Price earned a pair of third-place finishes in June, but has recorded only two rounds in the 60s over the last two months. His title defense in the Algarve Open de Portugal resulted in a tie for 60th.
This is his first Cup appearance.
Garcia started the season with a victory in the PGA Tours Mercedes Championships and a win in the European Tours Spanish Open. The 22-year-old Spaniard also finished in the top 10 in all four majors.
Garcia was brilliant in his Ryder Cup debut in 1999, going 3-1-1. He earned all 3 points by partnering with Jesper Parnevik. His singles loss came at the hands of Jim Furyk (4 and 3).
Parnevik vowed he would play every event this year until he won. After going 0-10, he took a week off. The Swede has still yet to win this season, and has only two top-10s in 24 starts.
After teaming with Garcia for three victories and a halve in foursomes and four-balls, Parnevik lost his singles match to David Duval, 5 and 4. He has a 4-2-3 record in two Ryder Cup Matches.
Full coverage of the 34th Ryder Cup Matches
Hadwin returns to site of last year's 59
Adam Hadwin had a career season last year, one that included shooting a 59 and winning a PGA Tour event. But those two achievements didn't occur in the same week.
While Hadwin's breakthrough victory came at the Valspar Championship in March, it was at the CareerBuilder Challenge in January when he first made headlines with a third-round 59 at La Quinta Country Club. Hadwin took a lead into the final round as a result, but he ultimately couldn't keep pace with Hudson Swafford.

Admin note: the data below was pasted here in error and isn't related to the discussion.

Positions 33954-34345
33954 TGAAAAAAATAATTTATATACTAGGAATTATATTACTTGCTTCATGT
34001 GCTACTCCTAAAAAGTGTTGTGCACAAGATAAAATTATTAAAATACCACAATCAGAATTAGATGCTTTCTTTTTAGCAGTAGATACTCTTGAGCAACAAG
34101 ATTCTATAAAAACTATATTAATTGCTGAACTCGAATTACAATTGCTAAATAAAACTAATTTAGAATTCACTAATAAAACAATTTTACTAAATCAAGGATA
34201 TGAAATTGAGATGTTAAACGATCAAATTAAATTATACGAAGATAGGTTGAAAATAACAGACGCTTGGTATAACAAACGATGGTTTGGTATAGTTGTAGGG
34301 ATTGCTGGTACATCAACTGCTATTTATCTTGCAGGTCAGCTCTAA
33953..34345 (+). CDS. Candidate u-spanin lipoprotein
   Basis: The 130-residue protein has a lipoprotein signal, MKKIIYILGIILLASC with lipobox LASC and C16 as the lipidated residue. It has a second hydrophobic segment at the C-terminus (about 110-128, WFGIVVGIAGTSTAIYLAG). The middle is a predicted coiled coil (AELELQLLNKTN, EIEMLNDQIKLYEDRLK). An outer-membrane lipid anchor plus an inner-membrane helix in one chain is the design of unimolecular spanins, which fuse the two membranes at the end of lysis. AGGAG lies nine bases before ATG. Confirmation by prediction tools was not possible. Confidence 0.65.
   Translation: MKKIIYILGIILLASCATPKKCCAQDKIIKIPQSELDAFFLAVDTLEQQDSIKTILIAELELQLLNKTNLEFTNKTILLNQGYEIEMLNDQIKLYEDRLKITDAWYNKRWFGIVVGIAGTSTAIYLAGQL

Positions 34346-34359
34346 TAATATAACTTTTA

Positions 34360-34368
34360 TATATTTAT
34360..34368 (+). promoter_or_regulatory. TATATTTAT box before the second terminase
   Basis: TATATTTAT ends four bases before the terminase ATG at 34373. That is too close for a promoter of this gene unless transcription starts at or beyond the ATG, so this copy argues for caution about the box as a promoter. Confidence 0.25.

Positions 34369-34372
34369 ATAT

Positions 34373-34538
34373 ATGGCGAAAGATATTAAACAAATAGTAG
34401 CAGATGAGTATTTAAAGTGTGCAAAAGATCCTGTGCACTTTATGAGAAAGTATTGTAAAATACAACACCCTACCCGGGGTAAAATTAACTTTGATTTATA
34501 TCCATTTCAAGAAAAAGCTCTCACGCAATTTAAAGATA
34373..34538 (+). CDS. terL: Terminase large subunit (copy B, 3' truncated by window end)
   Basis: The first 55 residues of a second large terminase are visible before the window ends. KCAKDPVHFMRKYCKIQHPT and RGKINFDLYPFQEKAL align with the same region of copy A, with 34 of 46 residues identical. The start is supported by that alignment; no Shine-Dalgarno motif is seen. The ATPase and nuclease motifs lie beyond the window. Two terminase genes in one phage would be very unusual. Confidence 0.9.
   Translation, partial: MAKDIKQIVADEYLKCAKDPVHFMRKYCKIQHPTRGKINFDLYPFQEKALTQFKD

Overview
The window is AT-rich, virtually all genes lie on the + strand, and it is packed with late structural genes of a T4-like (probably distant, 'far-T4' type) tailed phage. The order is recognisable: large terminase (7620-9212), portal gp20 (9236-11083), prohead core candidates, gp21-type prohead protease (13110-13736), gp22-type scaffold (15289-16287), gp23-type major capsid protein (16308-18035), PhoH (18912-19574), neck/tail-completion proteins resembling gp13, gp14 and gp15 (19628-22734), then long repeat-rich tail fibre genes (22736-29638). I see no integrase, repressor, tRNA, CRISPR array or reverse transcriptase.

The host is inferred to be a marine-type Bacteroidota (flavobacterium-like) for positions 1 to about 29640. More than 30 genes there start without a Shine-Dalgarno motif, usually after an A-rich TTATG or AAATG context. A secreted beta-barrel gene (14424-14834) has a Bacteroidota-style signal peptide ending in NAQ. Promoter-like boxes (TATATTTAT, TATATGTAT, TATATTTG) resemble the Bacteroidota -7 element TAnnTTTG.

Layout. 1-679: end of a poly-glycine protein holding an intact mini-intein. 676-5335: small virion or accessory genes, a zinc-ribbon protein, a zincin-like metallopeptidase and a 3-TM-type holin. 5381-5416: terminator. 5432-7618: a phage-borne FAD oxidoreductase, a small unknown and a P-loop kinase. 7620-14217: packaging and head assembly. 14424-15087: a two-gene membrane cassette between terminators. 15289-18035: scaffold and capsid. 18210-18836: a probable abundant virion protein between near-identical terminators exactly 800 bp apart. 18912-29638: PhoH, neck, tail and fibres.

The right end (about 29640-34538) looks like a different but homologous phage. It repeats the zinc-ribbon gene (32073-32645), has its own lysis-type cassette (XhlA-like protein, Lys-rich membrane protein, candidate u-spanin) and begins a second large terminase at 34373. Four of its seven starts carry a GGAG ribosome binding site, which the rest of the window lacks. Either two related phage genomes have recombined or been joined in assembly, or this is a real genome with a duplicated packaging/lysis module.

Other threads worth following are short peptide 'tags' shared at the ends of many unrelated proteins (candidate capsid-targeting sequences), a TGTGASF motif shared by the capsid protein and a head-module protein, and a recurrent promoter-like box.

He went on to earn a spot at the Tour Championship, and Hadwin made his first career Presidents Cup appearance in October. Now the Canadian returns to Palm Springs, eager to improve on last year's result and hoping to earn a spot in the final group for a third straight year after a T-6 finish in 2016.
"A lot of good memories here in the desert," Hadwin told reporters. "I feel very comfortable here, very at home. Lots of Canadians, so it's always fun to play well in front of those crowds and hopefully looking forward to another good week."
Hadwin's 59 last year was somewhat overshadowed, both by the fact that he didn't win the event and that it came just one week after Justin Thomas shot a 59 en route to victory at the Sony Open. But he's still among an exclusive club of just eight players to have broken 60 in competition on Tour and he's eager to get another crack at La Quinta on Saturday.
"If I'm in the same position on 18, I'm gunning for 58 this year," Hadwin said, "not playing safe for 59."
Rahm: If I thought like Phil, I could not hit a shot
When it comes to Jon Rahm and Phil Mickelson, there are plenty of common bonds. Both starred at Arizona State, both are now repped by the same agency and Rahm's former college coach and agent, Tim Mickelson, now serves full-time as his brother's caddie.
Those commonalities mean the two men have played plenty of practice rounds together, but the roads quickly diverge when it comes to on-course behavior. Rahm is quick, fiery and decisive; Mickelson is one of the most analytical players on Tour. And as Rahm told reporters Wednesday at the CareerBuilder Challenge, those differences won't end anytime soon.
"I don't need much. 'OK, it's like 120 (yards), this shot, right," Rahm said. "And then you have Phil, it's like, 'Oh, this shot, the moisture, this going on, this is like one mile an hour wind sideways, it's going to affect it one yard. This green is soft, this trajectory. They're thinking, and I'm like, 'I'm lost.' I'm like, 'God if I do that thought process, I could not hit a golf shot.'"